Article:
Thanks for your feedback! Absolutely, I agree, one hundred percent; Moorcock is exceptional and consciously subverted many of the classic tropes; his hermaphrodite as Final Solution/Next Stage (of evolution) in the first Jerry Cornelius adventure was brilliant and I believe is still a pretty 'radical' idea. However, I would argue (just to play devil's advocate) that in general women remain secondary to the male heroes in his stories, and tend to serve a decorative function as 'object of desire' and repeatedly find themselves in distress, in need of rescue. There are certainly stories in which his female characters enjoy causality and subjectivity; the End of Times stories come to mind, but these are more his Harlequinade cycle and not exactly in the 'heroic' vein I am talking about. All of the avatars of the Eternal Champion I can think of are men, as are the majority of their 'sidekicks'. Granted, it has been many years since Ive read Moorcock, and most of the works I am referring to are mostly from the 60s and 70s. There is the Una Person and Catherine Cornelius stories, in which the protagonist is female, the sporadic lesbianism of the characters feels like it serves a more titillating function than serving the narrative; these stories could just as well be Jerry Cornelius adventures, without the girl-on-girl scenes. Don't get me wrong, Moorcock is one of my all time favorite fiction writers, and he has always been a major inspiration to write, and particularly to write in this particular genre. I'm curious about the tropes of the genre themselves. Are they being perpetuated in contemporary pulp fiction? I haven't been keeping up on my contemporaries as much as I should, so I dont know so much about print. Based on what I see in the storytelling in film and on television, I can probably make some assumptions. Can these tropes be sufficiently subverted simply by role reversal? Or do the tropes themselves need to be reinvented? Not deep enough into Jirel yet to see if she answers some of my questions.Elric does not really fit in with the other pulps you mention. It is more recent, mainly being written in the 60s& 70s, and it has a tendency to subvert the old cliches. Moorcock is a very knowing writer.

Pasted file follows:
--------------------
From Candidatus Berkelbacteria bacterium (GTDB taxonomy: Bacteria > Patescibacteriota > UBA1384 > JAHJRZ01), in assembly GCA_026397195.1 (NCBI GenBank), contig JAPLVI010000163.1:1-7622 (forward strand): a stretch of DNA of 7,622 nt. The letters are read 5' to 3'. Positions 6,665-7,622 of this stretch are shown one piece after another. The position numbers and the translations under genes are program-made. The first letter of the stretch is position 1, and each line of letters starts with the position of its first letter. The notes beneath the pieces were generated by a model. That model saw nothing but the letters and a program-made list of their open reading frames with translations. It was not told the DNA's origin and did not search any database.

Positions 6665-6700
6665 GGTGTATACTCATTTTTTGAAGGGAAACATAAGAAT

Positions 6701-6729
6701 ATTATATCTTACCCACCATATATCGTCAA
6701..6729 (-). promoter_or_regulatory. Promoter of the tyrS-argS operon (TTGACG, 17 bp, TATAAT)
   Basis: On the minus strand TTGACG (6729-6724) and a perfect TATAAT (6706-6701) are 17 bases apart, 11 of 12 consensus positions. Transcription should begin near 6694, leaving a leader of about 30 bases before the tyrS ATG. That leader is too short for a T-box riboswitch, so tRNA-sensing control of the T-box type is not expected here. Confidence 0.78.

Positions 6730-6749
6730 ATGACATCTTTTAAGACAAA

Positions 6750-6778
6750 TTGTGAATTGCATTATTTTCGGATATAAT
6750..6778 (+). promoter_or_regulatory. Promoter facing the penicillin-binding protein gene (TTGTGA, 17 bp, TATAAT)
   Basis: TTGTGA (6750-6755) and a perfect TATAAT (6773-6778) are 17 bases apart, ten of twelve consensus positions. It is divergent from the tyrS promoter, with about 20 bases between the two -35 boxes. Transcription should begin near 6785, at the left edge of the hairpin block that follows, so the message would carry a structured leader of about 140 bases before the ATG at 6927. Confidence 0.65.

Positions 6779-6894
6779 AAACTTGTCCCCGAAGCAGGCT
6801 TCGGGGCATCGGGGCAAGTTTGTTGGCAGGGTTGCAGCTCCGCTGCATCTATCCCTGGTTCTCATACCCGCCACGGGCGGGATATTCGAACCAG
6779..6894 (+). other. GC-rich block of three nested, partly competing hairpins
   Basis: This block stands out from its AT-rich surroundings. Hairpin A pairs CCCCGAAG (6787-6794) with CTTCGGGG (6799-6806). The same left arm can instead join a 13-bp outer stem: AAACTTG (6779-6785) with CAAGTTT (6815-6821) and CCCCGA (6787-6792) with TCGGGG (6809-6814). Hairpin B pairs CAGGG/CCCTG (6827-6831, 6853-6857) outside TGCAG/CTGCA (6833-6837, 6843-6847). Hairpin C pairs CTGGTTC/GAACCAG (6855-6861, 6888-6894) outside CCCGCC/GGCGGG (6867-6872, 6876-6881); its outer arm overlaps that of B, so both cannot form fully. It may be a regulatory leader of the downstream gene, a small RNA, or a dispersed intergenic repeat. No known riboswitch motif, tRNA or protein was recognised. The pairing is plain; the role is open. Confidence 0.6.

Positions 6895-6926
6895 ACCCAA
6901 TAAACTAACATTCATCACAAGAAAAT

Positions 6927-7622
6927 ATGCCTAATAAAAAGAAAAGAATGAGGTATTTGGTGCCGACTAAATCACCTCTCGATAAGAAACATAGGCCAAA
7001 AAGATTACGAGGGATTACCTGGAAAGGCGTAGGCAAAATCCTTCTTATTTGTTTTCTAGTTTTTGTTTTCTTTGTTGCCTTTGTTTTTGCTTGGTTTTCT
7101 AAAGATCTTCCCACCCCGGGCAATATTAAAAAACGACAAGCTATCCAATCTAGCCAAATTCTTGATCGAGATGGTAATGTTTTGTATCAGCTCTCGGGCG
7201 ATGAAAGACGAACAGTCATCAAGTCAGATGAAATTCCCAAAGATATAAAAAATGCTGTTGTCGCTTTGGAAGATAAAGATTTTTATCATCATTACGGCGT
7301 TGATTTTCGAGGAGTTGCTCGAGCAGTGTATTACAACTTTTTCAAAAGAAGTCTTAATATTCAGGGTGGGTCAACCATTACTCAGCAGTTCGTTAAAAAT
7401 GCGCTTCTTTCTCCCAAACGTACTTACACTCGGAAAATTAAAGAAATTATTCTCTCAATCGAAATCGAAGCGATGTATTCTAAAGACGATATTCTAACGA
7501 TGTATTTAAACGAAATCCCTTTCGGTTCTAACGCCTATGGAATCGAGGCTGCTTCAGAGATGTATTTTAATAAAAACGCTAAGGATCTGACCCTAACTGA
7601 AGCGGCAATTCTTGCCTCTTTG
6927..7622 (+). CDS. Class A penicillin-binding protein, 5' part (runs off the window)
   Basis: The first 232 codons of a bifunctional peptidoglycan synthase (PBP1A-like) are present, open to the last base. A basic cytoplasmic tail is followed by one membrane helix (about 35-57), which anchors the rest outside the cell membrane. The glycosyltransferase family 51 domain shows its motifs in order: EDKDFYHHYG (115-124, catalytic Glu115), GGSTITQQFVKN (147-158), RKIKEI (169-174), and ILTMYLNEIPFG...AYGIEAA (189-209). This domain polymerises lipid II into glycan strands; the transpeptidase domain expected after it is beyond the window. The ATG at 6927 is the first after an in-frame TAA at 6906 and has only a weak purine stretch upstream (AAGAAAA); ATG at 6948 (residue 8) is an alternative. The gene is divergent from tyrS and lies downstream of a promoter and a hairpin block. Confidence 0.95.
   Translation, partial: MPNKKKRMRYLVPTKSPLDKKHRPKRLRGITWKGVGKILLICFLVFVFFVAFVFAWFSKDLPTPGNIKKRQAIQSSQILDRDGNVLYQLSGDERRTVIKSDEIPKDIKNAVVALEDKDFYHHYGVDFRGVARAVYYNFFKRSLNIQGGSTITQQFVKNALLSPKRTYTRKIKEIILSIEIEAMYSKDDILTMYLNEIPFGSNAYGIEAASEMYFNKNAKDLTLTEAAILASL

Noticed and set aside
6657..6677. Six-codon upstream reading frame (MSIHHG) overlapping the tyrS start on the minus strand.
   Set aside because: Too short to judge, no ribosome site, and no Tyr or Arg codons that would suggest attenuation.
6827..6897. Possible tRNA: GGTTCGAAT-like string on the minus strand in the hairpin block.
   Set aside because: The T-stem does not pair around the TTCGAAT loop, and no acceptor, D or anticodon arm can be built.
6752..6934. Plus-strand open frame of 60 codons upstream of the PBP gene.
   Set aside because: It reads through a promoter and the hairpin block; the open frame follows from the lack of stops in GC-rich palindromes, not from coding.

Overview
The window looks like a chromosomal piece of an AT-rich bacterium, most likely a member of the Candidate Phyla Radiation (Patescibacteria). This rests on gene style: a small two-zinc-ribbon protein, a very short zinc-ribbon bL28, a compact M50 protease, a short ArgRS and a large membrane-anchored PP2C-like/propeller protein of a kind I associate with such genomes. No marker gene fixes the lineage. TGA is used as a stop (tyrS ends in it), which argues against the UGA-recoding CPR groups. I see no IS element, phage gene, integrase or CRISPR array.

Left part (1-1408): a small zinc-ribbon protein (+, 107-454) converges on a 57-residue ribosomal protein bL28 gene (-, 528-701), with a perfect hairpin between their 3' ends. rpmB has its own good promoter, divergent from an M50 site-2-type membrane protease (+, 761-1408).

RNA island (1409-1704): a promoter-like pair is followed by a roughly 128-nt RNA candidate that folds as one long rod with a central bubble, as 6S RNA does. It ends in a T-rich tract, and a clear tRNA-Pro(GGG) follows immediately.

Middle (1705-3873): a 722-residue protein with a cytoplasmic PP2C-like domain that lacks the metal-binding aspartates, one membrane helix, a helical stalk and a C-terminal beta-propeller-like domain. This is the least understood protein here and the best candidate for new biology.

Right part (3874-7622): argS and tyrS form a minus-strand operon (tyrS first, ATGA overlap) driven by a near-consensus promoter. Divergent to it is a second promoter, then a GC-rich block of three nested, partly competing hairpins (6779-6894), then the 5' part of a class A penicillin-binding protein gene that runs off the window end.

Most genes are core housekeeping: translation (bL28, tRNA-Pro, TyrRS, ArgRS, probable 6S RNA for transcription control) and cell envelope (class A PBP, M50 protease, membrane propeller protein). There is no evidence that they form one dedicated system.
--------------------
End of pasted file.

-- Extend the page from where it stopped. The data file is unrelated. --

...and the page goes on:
Thank you so much, that means so much to me from you xI finished Into A Blood Red Sky by @Jo Zebedee and I must say the book was excellent. In my opinion it was the best book she's ever written (I have not read her Fantasy stuff.) For me the story was accessible, unlike some stories, I didn't have any trouble understanding who the characters were or what they were attempting. I found the story to be worrying in that the very near future of the supposed apocalypse without adding anything to our historical position was scary. One of my least favorite things about apocalyptic stories is that I can usually see no reason for whatever hope the book presents. Jo's ending is interesting, compelling, and satisfying, all while being true to the center narrative and setting of the story.
I left a review on Amazon and gave it one of my rare 5 star ratings. I am really impressed.
Here's the review:
This story is both as good and as dark as apocalyptic literature gets. Jo has been listed as one of the 10 greatest SF writers in Irish history. This book just cements that view.
The world has descended rapidly into a climate apocalypse. Only territory as far north as Ireland is truly habitable. People are flocking north looking for a place to survive, and those who already live there are doing all they can to protect their place.
This story looks at the worst of human nature, but also at the spark of decency that has sustained humanity through many horrid situations before.
You will love the main characters and remember the story for a long, long time.
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